Aims of research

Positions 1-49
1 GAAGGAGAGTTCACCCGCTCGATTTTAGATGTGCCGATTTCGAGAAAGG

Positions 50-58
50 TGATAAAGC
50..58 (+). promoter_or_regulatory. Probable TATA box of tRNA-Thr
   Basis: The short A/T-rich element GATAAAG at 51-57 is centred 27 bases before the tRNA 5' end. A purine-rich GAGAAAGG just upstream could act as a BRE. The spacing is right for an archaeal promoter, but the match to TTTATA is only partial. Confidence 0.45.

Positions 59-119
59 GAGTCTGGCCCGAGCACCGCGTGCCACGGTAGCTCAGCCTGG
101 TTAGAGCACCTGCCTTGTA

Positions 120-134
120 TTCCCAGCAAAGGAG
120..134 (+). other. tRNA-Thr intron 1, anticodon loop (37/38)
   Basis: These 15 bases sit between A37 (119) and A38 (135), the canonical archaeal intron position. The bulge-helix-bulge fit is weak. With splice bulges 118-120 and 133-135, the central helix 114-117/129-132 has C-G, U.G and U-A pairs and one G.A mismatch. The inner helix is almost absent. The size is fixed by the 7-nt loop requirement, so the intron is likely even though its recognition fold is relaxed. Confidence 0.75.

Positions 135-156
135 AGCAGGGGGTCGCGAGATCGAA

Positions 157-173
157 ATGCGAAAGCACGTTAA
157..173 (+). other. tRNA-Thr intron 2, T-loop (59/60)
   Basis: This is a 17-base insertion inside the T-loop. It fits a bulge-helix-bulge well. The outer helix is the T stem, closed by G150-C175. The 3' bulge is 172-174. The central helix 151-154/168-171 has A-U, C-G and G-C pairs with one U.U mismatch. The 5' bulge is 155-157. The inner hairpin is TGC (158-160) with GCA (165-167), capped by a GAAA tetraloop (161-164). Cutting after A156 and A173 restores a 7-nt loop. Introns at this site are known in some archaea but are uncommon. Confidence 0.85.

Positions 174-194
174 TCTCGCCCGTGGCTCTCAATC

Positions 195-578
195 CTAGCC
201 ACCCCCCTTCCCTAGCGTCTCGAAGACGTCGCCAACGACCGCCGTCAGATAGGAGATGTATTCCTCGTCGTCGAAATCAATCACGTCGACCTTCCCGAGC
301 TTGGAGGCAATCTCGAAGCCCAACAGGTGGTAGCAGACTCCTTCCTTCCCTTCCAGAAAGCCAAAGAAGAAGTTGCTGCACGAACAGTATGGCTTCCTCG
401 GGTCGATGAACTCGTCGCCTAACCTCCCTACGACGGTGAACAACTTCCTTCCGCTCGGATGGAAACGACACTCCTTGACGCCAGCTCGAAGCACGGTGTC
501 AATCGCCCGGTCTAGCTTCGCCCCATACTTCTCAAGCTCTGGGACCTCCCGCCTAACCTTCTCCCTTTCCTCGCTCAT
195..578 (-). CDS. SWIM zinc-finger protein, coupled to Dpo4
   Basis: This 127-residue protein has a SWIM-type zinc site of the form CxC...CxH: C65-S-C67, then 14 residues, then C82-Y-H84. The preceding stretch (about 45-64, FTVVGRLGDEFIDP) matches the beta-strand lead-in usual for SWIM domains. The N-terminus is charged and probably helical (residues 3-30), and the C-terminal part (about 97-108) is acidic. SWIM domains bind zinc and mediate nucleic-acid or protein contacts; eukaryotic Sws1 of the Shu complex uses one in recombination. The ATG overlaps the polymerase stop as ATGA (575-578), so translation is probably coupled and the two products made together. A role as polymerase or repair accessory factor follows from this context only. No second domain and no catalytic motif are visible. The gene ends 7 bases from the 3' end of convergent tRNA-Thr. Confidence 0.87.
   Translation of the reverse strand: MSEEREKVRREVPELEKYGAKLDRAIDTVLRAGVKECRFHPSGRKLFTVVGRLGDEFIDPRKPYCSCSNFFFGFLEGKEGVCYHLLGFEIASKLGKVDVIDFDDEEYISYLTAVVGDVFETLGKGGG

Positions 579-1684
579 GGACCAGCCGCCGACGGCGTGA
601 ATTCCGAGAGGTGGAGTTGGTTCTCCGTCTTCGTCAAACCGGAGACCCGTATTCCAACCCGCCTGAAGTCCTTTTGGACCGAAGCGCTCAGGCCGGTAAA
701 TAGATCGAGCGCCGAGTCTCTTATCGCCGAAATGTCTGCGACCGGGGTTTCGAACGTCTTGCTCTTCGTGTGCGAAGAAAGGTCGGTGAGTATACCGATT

Research in imaging aims to early detect and biologically characterize cancer and to apply this information for individualized treatment planning, guidance as well as monitoring. Precise tumor detection and characterization including its local infiltration and distant spreading are essential for selection of the best treatment strategy as well as achieving optimized tumor control and for minimizing side effects. Comprehensive morphological, functional, metabolic and molecular cancer imaging should be addressed by improving and integrating cross sectional imaging technologies including contrast-enhanced ultrasonography (US), dual-energy/spectral computed tomography (CT), high and ultra-high field magnetic resonance imaging (MRI), as well as hybrid imaging with PET/CT and PET/MR (positron-emission-tomography). The concept of improved multiparametric and multimodal imaging aims to fully exploit all in-vivo information available for personalized 3D/4D treatment planning, guidance and monitoring including tumor morphology and motion, its micromilieu and vascular supply as well as its molecular, metabolic and functional characteristics. Imaging technologies and approaches have to be correlated to findings of histopathology and molecular oncology as well as validated in clinical studies. These complex imaging data have to be postprocessed and merged using sophisticated IT-technologies for extraction and visualization of the diagnostic and therapeutic relevant information. One major challenge is to integrate the imaging and therapeutic strategies providing improved diagnostic approaches, e.g. image-guided prostate biopsies, and more precise local therapies, e.g. MR guided HIFU (high intensity focused ultrasound of prostate cancer or imaging-guided radiotherapy with hardware integration (MR/Linac). As biomarker for therapy-response assessments imaging will furthermore have increased importance in (multicentre) clinical studies.

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